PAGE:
Mice and rats are drawn to houses to find food, water, and shelter. The reality is that if you are in the market looking to buy a home, you need to be alert to the possibility that a property has an issue with mice or rats.
There are some important warning signals that you need to be aware of regarding the prospect of a rodent infestation.
Specific Signs of a Residential Rodent Issue
Signs of a rodent issue to be on the lookout for include:
- Gnaw marks
- Urine Odor
- Greasy trails
- Scratch marks
- Scratching sounds
- Squealing sounds
- Scurrying sounds
A primary reason why certain animals are classified as rodents is because of their incisors. The incisors of rodents continually grow throughout a mouse or rat’s lifetime.
Consequently, these animals need to gnaw objects to keep their incisors in check. In addition, rodents gnaw the structure of a home itself to gain access to a residence in the first instance or to forage about a house in search of food and water.
Finally, rodents will gnaw on other objects, particularly packages that contain food.
When it comes to gnawing on the structure of a residence itself, gnaw marks are more commonly found along the exterior walls of a home, near the foundation. In addition, they are likely to be found along the bottom of the walls, near the floor.
Gnawing may result in holes rodents use for passage. Bear in mind that a mouse can fit through a hole as small as a dime; a rat can get through a hole as small as a quarter.
Rodents are capable of successfully gnawing a wide array of different types of materials. These include:
- Many types of wood
- Drywall or sheetrock
Mouse and rat droppings, or feces, are also signs that rodents are present in a home. Mouse droppings are small, about the size of a grain of rice. Rat droppings are a bit larger. Both types of droppings are brownish in color, growing a bit darker as they age.
When they dry out, rodent droppings can be a grayish color.
You typically will not see rodent droppings in some pile. Rather, they may appear in something of a line located in a place where they regularly walk or forage. For example, you may find rodent droppings along the base of a wall.
Rodent Dropping Carry a Health Risk Too
As an aside, you need to understand that rodent droppings can present a genuine health risk. They can carry harmful viruses or bacteria. Some germs survive even after rodent droppings dry out.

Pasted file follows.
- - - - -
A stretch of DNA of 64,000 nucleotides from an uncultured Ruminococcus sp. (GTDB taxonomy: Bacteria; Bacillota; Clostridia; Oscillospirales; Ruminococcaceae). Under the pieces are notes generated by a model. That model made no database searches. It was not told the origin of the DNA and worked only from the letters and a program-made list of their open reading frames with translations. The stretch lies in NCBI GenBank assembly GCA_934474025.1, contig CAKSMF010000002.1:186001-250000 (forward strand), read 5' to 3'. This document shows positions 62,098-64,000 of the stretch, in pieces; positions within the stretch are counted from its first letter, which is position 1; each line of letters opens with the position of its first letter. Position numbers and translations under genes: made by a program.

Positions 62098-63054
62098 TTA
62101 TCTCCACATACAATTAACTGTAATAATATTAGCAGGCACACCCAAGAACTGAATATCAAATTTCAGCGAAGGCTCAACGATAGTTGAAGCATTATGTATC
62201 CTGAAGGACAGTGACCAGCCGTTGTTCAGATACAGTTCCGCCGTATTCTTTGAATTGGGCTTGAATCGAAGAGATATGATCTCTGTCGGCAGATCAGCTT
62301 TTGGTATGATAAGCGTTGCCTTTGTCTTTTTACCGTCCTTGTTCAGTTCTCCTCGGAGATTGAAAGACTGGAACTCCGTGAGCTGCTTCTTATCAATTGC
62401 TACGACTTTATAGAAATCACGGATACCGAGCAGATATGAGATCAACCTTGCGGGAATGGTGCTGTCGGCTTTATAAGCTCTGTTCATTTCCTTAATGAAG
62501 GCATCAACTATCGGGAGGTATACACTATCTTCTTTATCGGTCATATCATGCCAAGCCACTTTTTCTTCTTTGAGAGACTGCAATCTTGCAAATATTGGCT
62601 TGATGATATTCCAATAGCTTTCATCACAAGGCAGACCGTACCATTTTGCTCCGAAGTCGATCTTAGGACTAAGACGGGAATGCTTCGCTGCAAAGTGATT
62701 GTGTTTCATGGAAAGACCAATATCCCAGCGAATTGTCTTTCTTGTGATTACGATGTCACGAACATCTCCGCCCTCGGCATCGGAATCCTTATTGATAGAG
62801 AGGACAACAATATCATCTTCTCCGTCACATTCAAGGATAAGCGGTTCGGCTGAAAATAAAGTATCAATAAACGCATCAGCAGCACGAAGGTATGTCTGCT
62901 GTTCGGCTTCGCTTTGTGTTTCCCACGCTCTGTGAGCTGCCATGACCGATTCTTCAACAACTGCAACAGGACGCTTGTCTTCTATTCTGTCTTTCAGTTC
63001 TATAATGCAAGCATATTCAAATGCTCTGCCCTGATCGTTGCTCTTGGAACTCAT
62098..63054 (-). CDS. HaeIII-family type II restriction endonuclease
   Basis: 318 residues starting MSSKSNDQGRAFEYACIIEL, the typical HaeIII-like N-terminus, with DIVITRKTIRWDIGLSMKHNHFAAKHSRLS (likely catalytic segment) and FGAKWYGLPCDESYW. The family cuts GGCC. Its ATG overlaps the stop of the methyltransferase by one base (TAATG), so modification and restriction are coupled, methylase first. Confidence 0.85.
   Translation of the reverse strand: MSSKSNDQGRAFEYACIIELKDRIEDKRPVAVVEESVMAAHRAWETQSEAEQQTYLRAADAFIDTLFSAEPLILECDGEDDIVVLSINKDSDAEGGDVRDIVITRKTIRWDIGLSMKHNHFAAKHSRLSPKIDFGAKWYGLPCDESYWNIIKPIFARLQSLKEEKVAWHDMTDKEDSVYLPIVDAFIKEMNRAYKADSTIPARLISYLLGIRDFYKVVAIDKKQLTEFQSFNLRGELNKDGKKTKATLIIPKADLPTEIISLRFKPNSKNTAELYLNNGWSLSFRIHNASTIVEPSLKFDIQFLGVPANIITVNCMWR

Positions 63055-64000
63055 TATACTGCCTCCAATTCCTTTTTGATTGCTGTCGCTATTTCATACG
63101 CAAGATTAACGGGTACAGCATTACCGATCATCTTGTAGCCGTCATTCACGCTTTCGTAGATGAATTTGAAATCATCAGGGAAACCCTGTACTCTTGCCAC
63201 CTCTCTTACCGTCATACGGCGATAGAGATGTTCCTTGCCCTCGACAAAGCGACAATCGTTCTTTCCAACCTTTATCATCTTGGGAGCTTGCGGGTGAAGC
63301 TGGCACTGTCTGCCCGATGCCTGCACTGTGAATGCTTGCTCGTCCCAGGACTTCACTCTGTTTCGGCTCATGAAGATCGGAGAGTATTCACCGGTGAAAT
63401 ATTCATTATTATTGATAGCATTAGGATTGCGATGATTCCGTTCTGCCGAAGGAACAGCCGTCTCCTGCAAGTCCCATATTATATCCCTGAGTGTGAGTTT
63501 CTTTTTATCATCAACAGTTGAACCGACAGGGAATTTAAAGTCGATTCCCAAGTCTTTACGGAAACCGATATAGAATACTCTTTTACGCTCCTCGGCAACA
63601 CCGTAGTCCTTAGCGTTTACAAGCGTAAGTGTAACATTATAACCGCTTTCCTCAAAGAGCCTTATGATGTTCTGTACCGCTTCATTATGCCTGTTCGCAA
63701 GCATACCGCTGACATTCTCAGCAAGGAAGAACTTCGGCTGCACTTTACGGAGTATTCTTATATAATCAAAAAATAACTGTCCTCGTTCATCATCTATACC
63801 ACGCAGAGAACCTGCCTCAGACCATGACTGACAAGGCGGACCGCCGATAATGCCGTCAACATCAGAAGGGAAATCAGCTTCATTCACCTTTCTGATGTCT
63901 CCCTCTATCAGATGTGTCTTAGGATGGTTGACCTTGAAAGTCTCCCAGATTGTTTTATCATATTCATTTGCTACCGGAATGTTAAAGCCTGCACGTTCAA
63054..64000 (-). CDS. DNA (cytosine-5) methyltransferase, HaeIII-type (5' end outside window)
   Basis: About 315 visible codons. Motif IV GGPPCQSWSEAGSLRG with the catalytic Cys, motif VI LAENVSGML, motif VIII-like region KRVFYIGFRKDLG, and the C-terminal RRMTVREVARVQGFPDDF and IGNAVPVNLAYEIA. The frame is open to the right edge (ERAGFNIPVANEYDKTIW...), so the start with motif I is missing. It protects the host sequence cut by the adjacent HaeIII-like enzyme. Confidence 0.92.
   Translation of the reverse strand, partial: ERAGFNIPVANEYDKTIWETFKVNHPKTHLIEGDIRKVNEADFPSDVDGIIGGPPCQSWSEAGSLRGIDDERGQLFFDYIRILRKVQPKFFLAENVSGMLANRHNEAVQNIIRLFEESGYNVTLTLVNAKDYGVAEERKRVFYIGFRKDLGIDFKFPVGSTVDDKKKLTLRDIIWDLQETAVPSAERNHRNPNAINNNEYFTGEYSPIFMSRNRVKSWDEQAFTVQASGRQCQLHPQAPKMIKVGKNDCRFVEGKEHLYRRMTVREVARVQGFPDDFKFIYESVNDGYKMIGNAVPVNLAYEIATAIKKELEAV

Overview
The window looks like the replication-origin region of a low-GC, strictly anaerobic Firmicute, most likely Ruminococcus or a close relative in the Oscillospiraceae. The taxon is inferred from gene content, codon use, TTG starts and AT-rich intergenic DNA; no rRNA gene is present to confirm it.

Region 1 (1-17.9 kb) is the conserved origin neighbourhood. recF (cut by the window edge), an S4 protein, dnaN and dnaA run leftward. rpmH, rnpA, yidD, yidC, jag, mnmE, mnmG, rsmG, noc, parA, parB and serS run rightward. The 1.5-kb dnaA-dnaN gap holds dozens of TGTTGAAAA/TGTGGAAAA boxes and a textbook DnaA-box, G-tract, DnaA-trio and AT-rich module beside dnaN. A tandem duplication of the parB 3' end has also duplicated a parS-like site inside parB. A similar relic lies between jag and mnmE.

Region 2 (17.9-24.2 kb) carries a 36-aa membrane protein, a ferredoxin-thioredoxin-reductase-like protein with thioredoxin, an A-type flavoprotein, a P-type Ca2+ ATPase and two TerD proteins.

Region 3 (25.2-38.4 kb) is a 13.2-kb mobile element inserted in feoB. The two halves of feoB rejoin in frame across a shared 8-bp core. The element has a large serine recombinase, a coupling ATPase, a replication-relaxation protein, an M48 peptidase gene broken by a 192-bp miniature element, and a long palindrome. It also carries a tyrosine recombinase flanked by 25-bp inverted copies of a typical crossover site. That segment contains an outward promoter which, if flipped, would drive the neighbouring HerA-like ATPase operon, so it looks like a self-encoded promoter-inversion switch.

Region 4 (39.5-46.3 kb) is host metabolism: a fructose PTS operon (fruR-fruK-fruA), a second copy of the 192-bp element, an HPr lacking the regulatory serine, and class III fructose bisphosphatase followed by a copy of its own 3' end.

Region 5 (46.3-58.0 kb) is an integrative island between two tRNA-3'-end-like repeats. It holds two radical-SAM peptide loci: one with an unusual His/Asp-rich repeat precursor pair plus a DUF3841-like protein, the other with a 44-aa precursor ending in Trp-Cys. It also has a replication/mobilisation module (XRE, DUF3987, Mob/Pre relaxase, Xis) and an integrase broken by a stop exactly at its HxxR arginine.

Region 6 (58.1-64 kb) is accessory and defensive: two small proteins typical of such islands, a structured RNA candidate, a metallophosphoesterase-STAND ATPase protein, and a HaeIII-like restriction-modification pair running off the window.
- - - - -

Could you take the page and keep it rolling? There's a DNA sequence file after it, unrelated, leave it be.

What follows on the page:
When they do dry out, rodent droppings crumble very easily. When they crumble, the feces can become airborne and carry these germs with the dust. If inhaled, a person can contract some of the germs that are potentially living in rodent droppings.
A sign of a more advanced rodent infestation in residence is a urine odor, perhaps rather faint. When a homeowner has put a residence on the market for sale, the prospect of detecting a rodent urine smell is likely unlikely.
The odds are that the homeowner will have taken steps to mask and potentially unpleasant odor in the residence.
When rodents are out and about foraging, they tend to leave a greasy-looking trail along their typically traverse pathways.
These trails are created to establish a particular rodent’s territorial zone and identify that rodent’s favored course. You might see greasy-looking trails inside a home, usually along the walls of a residence.
Another indication that a residence might have a rodent issue is the presence of what can be rather tiny scratch marks.
You might find scratch marks on a wall. However, they also might be found on the floor.
Scratching, Squealing, Scurrying Sounds
When mice or rats infest a home, they do make sounds as well. These include scratching, squealing, and scurrying sounds. As is the case with a urine odor, you will not detect these noises when at a home showing or open house.
Rodents primarily are nocturnal animals. They are most active from dusk until dawn. Because most home showings and open houses are during the day, the odds of hearing rodents on the premises are slim.
If you detect the presence of rodents in a home, you’re interested in making an offer, and you do need to inquire about the homeowner.
A homeowner needs to provide you accurate information in response to such an inquiry, whether or not a specific disclosure of a rodent issue (past or present) needs to be made by a seller.
You need to keep in mind that a homeowner may not be aware of a rodent issue if it is of a fairly new origin.
You need to obtain an inspection of the premises before you close on a contract for sale. The inspection needs to include examining the property for the current or past presence of rodents in the house.
When you are looking to buy a new property, it is vital that you thoroughly check the premises for the signs of a rodent infestation.
Now that you know some of the signs of a rodent infestation, you can go to the viewing armed with information!
Whilst most of the property viewing is likely to be concentrated on the aesthetics and feel of the property, it is important to cover some of the basics.
You do not want the first memory of your new home to be the removal of a rodent infestation!